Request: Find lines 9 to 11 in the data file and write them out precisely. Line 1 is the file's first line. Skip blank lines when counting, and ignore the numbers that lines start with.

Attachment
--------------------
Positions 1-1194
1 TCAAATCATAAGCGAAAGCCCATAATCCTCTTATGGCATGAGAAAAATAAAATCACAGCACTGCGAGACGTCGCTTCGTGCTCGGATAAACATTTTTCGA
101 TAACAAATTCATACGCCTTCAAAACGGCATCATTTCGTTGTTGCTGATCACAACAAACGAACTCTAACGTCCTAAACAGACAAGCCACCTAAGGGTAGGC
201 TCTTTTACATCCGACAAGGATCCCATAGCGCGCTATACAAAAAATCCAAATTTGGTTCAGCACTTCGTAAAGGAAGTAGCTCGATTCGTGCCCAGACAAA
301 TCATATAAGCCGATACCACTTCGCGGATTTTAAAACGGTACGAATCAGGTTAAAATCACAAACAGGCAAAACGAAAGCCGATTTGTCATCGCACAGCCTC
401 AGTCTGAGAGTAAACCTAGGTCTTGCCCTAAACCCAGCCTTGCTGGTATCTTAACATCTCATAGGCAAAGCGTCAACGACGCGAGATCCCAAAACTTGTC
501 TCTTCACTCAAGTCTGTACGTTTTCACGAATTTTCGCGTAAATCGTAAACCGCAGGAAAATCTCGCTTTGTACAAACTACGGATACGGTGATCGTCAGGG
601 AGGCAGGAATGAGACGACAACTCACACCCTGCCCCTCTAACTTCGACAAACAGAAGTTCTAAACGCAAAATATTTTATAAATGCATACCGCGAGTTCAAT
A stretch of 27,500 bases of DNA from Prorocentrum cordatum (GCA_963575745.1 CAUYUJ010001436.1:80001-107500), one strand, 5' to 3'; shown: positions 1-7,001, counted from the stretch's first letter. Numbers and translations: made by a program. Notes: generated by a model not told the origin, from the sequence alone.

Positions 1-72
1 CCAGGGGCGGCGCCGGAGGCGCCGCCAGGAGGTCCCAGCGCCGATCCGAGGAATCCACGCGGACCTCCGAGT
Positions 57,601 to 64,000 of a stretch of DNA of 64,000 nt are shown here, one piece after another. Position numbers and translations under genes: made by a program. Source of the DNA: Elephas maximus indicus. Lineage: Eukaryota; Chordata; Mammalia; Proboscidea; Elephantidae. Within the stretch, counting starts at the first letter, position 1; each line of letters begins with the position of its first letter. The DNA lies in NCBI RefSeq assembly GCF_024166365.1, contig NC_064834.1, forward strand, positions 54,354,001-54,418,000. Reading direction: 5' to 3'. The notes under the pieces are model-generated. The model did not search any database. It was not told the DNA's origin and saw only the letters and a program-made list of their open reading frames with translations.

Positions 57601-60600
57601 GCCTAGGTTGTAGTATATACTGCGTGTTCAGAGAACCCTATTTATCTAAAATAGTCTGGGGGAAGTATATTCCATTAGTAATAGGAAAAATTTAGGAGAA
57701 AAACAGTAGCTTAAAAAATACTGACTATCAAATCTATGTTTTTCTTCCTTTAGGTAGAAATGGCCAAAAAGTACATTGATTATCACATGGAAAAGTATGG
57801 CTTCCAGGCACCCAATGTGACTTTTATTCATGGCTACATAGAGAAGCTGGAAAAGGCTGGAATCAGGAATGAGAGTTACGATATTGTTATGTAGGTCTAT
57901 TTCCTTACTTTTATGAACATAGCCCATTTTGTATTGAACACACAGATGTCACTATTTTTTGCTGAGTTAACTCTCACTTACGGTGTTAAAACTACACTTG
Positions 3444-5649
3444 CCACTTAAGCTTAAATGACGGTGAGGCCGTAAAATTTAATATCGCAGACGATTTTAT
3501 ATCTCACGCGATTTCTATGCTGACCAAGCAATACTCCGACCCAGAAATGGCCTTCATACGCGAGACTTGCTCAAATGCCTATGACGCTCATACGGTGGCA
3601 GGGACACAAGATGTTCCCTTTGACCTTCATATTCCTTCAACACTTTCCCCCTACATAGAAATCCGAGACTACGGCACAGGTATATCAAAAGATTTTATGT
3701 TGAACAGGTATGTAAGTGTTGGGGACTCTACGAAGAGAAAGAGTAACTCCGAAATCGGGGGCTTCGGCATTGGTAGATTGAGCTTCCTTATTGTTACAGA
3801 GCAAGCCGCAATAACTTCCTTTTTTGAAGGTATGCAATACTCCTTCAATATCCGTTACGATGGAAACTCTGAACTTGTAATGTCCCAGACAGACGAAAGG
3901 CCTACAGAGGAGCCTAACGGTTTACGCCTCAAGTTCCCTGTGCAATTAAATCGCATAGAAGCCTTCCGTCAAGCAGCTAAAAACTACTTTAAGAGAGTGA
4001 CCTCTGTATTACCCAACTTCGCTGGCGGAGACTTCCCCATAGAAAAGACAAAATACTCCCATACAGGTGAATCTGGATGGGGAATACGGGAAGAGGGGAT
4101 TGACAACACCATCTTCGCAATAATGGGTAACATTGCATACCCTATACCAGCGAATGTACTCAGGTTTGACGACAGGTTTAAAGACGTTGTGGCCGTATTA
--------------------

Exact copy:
A stretch of 27,500 bases of DNA from Prorocentrum cordatum (GCA_963575745.1 CAUYUJ010001436.1:80001-107500), one strand, 5' to 3'; shown: positions 1-7,001, counted from the stretch's first letter. Numbers and translations: made by a program. Notes: generated by a model not told the origin, from the sequence alone.

Positions 1-72
1 CCAGGGGCGGCGCCGGAGGCGCCGCCAGGAGGTCCCAGCGCCGATCCGAGGAATCCACGCGGACCTCCGAGT